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24 min. Spanish, Ocaina.

In the Muina-Muruí Amazonian community the coca leaf is the highest sanctity. It is considered a person, not an object or product, a non-material sacred and feminine being, giving access to enlightenment. The Muina-Muruí consume the plant in the form of a green powder called “Jíibie” in Uitoto or “mambe” in Spanish to do agriculture or to fish. But its main purpose is for “the ritual of the sweet discourse”: Men gather for hours to discuss political issues. The coca “sweetens” the discourse and allows for the articulatation of complex ideas. The psychotropic substance thus becomes the basis of living together.
Jíibie focuses on the elaboration of the powder, a ritual which constitutes a rhythmic and polyphonic collective activity involving several young men: the plant is burnt, mixed with other plants, reduced to ashes and powder. The gestures of the men recall the spiritual nature of the coca entity and appear in the film as the reminiscences of a resistance that has been going on for centuries. Since the Europeans arrived the uses of coca have been repressed or appropriated. By showing the elaboration, the film intends to show an alternate and singular use of the plant that redefines our relationship with nature.

Laura Huertas Millán, born in 1983 in Bogotá, Columbia, is a French-Colombian filmmaker. In 2017, she completed a PhD between Université PSL and the Sensory Ethnography Lab (Harvard University). Her hybrid films have been awarded and screened at international film festivals and cinemas.

Director’s statement

JÍIBIE is part of a series of works around and about the coca plant.

Before the arrival of the Spanish people, the Andean Indigenous peoples were coca nations, and its leaves had many uses – rituals, medicinal, commemorative practices… These methods have resisted in the shadows for centuries, within indigenous communities, after being repressed and stigmatized by colonial society. JÍIBIE depicts part of the surviving rituals and cosmogonies around the plant, within an Indigenous Colombian community, the Muiná-Muruí, who live in the Amazon forest.

The film is focused on the elaboration of the mambe, a green coca powder also called Jíibie in Uitoto language. In the film, we see Cristobal Gomez Abel, a member of the Muiná-Muruí community, with whom I have been collaborating since 2011. Together, we have already made 4 films. He has been a mentor for me, teaching me how the plant is used and worshipped. JÍIBIE goes one step further in our collaboration: Cristobal decided to introduce me to the production of the mambe within his own family, along with his nephews and cousins. During this process, the original myth of how the mambe was created became instrumental to understand the powerful implications of the gestures and care of the community toward the plant. This myth of kinship and love became the principal structural element of the film.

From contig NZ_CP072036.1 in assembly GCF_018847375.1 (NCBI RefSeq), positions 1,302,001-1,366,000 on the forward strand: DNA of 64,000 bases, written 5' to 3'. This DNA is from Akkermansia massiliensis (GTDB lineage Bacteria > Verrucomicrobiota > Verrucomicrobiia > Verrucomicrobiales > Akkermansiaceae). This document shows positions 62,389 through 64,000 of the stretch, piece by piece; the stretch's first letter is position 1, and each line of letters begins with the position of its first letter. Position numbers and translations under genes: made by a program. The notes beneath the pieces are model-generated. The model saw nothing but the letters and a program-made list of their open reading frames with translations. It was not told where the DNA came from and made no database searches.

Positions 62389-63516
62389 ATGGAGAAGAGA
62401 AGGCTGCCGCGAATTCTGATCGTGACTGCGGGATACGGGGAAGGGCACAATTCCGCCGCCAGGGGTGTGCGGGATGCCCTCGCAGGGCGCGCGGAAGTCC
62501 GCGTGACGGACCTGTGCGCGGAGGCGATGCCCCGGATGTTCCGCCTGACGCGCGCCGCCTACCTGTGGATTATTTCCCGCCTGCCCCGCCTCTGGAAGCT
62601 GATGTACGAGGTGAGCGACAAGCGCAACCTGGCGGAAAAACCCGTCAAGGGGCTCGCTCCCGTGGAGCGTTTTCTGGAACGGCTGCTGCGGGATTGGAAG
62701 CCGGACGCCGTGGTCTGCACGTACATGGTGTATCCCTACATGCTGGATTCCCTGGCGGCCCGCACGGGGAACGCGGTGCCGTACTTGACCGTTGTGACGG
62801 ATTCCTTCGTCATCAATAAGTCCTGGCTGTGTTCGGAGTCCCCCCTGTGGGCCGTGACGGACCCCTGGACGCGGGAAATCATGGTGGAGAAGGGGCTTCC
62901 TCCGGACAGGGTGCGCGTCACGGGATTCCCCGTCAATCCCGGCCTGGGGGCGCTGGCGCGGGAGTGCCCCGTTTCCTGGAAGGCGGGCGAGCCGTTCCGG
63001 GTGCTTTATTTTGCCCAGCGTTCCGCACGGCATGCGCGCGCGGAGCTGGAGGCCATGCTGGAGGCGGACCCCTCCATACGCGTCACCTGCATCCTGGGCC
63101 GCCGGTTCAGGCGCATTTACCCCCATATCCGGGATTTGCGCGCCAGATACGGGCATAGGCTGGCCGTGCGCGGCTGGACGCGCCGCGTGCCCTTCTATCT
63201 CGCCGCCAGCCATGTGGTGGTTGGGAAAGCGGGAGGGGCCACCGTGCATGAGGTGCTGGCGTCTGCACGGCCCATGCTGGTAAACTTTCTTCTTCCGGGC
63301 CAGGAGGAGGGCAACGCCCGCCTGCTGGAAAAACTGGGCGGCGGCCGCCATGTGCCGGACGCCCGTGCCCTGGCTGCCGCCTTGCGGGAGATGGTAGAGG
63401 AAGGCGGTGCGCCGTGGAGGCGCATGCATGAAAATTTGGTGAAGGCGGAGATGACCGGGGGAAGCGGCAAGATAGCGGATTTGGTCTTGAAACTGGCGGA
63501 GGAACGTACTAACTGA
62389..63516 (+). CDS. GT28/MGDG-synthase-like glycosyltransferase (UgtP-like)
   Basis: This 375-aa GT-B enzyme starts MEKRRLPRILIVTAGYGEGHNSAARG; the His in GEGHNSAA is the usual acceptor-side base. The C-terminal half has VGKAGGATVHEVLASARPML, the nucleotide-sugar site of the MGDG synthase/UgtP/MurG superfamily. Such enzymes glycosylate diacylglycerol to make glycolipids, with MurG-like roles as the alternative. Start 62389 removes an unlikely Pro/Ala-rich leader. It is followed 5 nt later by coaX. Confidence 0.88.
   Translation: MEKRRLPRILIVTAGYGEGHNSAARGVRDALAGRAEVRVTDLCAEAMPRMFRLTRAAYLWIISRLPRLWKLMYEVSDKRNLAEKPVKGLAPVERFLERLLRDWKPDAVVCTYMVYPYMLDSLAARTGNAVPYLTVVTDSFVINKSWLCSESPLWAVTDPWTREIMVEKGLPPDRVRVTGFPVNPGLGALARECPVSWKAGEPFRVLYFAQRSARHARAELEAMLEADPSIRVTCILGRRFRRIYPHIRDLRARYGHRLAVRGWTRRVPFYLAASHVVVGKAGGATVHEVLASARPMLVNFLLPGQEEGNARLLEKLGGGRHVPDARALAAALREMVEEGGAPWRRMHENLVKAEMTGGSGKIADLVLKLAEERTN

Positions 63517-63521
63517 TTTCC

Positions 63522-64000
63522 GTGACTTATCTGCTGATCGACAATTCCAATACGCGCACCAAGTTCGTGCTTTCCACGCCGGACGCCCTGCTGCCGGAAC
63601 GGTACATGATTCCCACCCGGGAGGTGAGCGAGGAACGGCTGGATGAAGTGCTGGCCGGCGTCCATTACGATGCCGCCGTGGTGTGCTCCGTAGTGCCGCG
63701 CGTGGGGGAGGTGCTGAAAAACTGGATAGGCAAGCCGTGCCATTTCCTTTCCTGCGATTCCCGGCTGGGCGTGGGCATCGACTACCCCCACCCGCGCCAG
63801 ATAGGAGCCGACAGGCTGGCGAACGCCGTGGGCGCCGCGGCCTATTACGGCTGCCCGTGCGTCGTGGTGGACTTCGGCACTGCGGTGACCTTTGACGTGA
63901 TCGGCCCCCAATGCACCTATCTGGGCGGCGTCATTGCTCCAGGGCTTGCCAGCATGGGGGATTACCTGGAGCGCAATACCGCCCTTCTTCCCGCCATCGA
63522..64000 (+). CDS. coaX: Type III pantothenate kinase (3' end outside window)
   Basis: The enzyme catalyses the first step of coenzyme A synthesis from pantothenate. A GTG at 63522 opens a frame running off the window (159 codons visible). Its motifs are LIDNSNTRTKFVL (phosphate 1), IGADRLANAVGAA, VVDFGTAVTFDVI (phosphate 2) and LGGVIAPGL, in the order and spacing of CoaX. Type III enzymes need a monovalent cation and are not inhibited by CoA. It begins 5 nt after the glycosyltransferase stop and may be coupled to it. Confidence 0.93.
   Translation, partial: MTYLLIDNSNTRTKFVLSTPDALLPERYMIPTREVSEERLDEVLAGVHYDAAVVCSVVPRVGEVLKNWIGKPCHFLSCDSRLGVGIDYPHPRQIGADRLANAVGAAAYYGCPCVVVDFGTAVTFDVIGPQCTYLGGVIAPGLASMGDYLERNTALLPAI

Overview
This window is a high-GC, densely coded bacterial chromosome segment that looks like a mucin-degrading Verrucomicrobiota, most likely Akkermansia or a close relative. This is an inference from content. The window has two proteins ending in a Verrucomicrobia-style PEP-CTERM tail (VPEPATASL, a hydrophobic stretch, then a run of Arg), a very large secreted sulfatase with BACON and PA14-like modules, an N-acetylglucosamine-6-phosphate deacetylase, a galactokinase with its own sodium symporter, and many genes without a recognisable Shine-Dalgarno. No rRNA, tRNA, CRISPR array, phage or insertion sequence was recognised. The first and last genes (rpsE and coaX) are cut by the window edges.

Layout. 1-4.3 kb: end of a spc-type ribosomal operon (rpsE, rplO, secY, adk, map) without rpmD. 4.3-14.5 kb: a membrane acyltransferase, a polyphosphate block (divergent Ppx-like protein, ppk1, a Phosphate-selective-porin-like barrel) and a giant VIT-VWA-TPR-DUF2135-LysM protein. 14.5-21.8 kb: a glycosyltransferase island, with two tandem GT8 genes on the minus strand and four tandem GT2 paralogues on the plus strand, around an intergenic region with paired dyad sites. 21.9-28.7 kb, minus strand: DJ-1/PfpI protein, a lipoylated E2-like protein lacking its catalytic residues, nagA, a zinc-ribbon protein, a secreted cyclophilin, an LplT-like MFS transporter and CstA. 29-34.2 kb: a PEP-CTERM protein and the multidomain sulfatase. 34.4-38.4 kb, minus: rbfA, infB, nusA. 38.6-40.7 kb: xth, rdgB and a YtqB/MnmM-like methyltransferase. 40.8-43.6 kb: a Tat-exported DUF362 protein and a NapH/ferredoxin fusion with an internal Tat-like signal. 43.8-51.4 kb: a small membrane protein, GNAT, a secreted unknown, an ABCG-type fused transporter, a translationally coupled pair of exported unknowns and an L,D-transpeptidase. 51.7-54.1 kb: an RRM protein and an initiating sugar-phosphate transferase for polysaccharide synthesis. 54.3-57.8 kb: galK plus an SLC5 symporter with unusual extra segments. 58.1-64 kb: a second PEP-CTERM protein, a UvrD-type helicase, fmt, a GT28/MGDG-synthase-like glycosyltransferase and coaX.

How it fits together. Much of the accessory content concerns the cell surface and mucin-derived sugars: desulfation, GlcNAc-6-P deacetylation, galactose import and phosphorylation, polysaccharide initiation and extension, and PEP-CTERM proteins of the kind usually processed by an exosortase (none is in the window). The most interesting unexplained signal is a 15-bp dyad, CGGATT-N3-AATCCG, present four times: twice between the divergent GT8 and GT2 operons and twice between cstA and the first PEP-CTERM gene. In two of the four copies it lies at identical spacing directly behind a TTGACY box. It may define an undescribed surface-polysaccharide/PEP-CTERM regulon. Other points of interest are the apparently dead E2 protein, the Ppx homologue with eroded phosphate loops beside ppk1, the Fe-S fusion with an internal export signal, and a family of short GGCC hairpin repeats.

Why did I need to do a film about the coca plant? Why in a community that is not originally mine? The war on drugs has ripped apart my native country, Colombia. For more than fifty years, repressive policies of eradication and prohibition have proven to be useless. They have aggravated the violence and internal armed conflicts in our country. This continual war causes our nation to constantly lose its sovereignty, with omnipresent foreign military interventions.

Numerous films and television series have been made on the subject, many of them with stereotypical approaches to drugs and those involved. Despite being such a widely represented topic, I still feel the need to reflect on this issue, so crucial in our history and self-determination. The long-term collaboration with Cristobal Gomez Abel, member of the Muiná-Muruí community, has been transformative for me, in the way that I perceive the plant and relate to nature in a wider sense. To end the Colombian war, we need to work along Indigenous communities, include them into the construction of the national politics, we have to listen to them, we have to learn from them. Our common survival depends on that collective intelligence.

As an artist and filmmaker, this film is part of a process grounded on that relationship with Cristobal, and the slow immersion into his community, into which he has been introducing me for now eight years. After this film, we will continue to work together. Thinking about how the technologies and narratives of cinema can be accessible to members of the Muiná-Muruí community is the next step in our collaboration.

Production Laura Huertas Millán. Production company Studio Arturo Lucia (Paris, France). Written and directed by Laura Huertas Millán. Cinematography Mauricio Reyes. Editing Laura Huertas Millán. Music Lea Bertucci. Sound design Jocelyn Robert. With Cristobal Gómez Abel, Pedro Armando Sopín Morales, Harold Jeferson Gomez Florez, Ciber Olmedo Morales.


2011: Journey to a land otherwise known (23 min.). 2012: Aequador (19 min.). 2016: Black Sun (43 min.). 2017: La Libertad (31. min.). 2018: jeny303 (6 min.), The Labyrinth (21 min.). 2019: Jíibie.

Photo: © Laura Huertas Millán

Funded by:

  • Logo Minister of State for Culture and the Media
  • Logo des Programms NeuStart Kultur